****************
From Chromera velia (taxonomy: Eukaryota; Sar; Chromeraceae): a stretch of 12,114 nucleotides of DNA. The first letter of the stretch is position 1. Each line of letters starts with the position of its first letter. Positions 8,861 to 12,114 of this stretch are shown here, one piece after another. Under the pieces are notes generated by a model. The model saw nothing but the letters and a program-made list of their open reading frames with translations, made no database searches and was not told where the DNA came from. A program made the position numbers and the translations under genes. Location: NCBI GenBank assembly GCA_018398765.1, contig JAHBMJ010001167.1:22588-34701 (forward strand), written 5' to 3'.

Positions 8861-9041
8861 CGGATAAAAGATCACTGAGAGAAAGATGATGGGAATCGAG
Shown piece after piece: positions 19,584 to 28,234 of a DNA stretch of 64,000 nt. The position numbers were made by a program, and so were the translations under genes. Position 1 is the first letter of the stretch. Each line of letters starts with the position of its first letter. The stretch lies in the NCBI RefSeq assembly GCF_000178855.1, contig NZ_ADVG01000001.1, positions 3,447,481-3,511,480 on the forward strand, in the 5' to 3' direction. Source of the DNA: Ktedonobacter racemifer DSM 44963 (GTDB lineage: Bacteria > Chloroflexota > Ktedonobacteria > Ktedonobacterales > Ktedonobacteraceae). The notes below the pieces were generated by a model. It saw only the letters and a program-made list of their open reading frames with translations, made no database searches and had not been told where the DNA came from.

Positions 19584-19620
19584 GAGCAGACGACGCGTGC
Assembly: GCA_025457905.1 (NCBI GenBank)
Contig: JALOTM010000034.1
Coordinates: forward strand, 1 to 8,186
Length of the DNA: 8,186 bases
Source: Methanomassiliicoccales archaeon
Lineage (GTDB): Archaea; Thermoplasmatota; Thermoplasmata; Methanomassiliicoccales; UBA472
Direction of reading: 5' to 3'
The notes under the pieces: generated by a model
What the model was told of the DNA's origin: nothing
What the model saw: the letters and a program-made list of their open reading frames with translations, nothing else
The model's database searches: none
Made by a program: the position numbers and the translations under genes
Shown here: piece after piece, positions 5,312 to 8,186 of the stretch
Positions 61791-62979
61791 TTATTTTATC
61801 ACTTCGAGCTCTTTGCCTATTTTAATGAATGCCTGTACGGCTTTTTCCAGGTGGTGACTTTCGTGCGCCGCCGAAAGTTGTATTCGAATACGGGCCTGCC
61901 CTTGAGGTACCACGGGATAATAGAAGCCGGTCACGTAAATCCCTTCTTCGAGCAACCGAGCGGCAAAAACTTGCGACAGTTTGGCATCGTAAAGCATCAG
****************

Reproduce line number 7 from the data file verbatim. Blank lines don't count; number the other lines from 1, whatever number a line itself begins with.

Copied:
Assembly: GCA_025457905.1 (NCBI GenBank)